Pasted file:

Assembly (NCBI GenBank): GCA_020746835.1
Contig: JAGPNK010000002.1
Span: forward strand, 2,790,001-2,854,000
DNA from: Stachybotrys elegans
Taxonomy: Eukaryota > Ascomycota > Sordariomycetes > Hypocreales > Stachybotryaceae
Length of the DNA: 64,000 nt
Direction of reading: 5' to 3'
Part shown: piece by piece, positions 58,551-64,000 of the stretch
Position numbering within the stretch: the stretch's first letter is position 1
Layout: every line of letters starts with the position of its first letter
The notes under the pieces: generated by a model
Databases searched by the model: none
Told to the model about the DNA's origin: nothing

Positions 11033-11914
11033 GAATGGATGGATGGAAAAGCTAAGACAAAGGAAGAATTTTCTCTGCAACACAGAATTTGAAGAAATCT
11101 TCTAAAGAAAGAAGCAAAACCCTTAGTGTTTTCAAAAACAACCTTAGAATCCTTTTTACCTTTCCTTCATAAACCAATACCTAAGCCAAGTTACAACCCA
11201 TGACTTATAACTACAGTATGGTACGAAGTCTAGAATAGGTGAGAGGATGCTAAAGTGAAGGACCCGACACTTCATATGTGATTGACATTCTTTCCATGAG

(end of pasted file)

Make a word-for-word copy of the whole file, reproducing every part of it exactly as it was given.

Assembly (NCBI GenBank): GCA_020746835.1
Contig: JAGPNK010000002.1
Span: forward strand, 2,790,001-2,854,000
DNA from: Stachybotrys elegans
Taxonomy: Eukaryota > Ascomycota > Sordariomycetes > Hypocreales > Stachybotryaceae
Length of the DNA: 64,000 nt
Direction of reading: 5' to 3'
Part shown: piece by piece, positions 58,551-64,000 of the stretch
Position numbering within the stretch: the stretch's first letter is position 1
Layout: every line of letters starts with the position of its first letter
The notes under the pieces: generated by a model
Databases searched by the model: none
Told to the model about the DNA's origin: nothing

Positions 11033-11914
11033 GAATGGATGGATGGAAAAGCTAAGACAAAGGAAGAATTTTCTCTGCAACACAGAATTTGAAGAAATCT
11101 TCTAAAGAAAGAAGCAAAACCCTTAGTGTTTTCAAAAACAACCTTAGAATCCTTTTTACCTTTCCTTCATAAACCAATACCTAAGCCAAGTTACAACCCA
11201 TGACTTATAACTACAGTATGGTACGAAGTCTAGAATAGGTGAGAGGATGCTAAAGTGAAGGACCCGACACTTCATATGTGATTGACATTCTTTCCATGAG